Trends in Psychiatry and Psychotherapy
Trends in Psychiatry and Psychotherapy
Original Article

Stigmatizing Attitudes towards Mental Illness among University Students: a Comparative Study with the General Population

Beatriz Atienza-Carbonell, Vicent Balanzá-Martínez, Alberto Bermejo-Franco, Laura Carrascosa-Iranzo

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The aim of this study is to compare stigmatizing attitudes, reported and intended behavior, and knowledge of mental illness between university students and the general population.

An online cross-sectional observational study was conducted. The survey included socio-demographic data and validated stigma questionnaires (AQ-27, RIBS, and MAKS). Descriptive, bivariate analyses and multiple regression modeling were employed to analyze the data.

A total of 506 participants completed the survey, including 226 (44.7%) university students (61.1% women) and 280 (55.3%) individuals from the general population (69.3% women). For both groups, women and individuals who had lived with someone with mental health problems exhibited more positive attitudes (p < 0.05). University students reported greater knowledge of mental illness (p < 0.05) than the general population. After controlling for covariates, university students only scored higher than the general population in the blame factor of AQ-27 (p < 0.05). Additionally, older participants from both groups exhibited higher levels of stigmatizing attitudes compared to those of a younger age.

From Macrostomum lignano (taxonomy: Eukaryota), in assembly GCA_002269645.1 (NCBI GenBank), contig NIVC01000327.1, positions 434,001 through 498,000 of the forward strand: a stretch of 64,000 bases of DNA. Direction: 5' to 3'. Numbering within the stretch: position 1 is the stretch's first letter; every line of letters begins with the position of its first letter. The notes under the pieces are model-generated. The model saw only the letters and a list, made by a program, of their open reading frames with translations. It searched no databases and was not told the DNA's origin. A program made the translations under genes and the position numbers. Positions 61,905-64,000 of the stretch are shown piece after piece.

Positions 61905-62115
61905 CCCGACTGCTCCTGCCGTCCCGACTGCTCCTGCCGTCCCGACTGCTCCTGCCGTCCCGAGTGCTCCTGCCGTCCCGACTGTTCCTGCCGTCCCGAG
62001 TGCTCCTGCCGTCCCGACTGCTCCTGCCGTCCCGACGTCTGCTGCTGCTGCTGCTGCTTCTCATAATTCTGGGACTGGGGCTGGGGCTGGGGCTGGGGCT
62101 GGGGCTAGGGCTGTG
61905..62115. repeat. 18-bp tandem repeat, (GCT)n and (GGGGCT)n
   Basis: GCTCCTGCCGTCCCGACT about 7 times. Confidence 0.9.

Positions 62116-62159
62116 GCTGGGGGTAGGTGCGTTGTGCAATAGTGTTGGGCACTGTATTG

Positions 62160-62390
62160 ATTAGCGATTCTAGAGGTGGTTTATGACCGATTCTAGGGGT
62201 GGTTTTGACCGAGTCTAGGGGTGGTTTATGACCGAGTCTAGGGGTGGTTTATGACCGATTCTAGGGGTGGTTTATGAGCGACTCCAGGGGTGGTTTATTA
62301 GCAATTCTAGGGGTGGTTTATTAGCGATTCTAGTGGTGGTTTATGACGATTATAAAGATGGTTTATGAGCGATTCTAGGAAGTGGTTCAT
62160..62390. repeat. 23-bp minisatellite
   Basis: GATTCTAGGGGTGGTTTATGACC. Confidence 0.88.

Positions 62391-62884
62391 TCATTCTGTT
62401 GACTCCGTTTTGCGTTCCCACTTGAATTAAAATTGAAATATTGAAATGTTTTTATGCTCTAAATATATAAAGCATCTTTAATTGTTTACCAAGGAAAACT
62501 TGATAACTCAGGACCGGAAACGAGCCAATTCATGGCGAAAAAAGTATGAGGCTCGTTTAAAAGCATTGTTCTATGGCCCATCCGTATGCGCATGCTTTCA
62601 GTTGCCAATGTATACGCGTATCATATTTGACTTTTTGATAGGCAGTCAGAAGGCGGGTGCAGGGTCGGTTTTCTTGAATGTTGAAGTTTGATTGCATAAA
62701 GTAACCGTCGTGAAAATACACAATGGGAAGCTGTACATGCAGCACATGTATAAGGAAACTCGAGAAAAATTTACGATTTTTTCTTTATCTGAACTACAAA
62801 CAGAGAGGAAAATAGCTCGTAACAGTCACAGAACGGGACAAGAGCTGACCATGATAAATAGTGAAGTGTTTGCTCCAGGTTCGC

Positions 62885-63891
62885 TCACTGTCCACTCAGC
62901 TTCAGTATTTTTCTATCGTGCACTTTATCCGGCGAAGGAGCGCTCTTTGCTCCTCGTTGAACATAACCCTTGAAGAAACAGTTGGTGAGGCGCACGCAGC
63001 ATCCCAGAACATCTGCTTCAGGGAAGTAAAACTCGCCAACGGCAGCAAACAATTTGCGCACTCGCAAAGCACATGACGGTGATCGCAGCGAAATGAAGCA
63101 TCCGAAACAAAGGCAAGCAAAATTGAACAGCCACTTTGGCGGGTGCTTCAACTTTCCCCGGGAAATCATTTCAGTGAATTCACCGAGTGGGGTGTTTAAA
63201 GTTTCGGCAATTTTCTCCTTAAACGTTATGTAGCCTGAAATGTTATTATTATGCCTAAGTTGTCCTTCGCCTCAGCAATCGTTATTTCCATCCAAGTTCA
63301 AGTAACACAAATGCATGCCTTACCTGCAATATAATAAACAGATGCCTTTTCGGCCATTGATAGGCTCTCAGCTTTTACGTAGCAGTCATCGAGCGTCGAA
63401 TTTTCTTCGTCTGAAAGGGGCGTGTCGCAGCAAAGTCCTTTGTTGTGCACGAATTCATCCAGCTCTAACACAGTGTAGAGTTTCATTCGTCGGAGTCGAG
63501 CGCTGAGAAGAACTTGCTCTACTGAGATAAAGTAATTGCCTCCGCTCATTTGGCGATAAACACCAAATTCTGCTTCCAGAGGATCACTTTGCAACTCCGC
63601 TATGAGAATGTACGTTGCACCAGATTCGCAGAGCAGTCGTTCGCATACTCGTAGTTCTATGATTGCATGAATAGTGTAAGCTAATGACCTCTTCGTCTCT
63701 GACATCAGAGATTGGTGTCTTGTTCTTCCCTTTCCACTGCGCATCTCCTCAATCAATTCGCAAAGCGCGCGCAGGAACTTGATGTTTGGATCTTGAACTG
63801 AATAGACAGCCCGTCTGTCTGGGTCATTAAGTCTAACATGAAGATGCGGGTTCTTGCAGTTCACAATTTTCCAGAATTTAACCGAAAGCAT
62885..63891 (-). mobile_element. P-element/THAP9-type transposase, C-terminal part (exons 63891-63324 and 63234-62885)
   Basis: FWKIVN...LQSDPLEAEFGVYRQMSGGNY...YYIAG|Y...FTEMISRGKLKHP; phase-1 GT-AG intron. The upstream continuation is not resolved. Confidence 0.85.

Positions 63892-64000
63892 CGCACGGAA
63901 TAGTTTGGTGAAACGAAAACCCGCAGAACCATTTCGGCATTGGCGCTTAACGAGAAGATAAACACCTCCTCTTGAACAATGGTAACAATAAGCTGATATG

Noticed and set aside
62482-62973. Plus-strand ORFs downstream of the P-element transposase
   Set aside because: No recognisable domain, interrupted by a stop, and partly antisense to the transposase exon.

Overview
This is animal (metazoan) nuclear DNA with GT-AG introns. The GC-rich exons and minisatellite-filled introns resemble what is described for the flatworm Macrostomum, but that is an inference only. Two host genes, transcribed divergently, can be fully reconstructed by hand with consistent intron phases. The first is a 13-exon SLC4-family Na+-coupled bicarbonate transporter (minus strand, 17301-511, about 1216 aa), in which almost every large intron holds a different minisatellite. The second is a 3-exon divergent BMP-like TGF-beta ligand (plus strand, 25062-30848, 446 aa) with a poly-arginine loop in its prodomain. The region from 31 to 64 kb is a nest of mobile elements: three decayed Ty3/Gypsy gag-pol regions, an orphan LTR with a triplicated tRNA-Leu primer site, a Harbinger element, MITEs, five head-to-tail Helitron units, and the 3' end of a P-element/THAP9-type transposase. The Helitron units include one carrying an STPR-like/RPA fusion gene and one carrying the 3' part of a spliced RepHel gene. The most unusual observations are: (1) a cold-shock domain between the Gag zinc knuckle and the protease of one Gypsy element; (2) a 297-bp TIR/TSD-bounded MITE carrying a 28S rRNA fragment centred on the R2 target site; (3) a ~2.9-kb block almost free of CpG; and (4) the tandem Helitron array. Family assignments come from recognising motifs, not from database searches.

These findings suggest that university students exhibit similar levels of stigmatizing attitudes to the general population. Among both groups, female sex, older age, previous contact with individuals with mental illness, and greater knowledge of mental health are all associated with less stigma toward people with mental illness. Tailored interventions grounded in contact with mental illness have the potential to help reduce stigmatizing attitudes within both groups.


Social stigma, attitudes, mental disorders, university students

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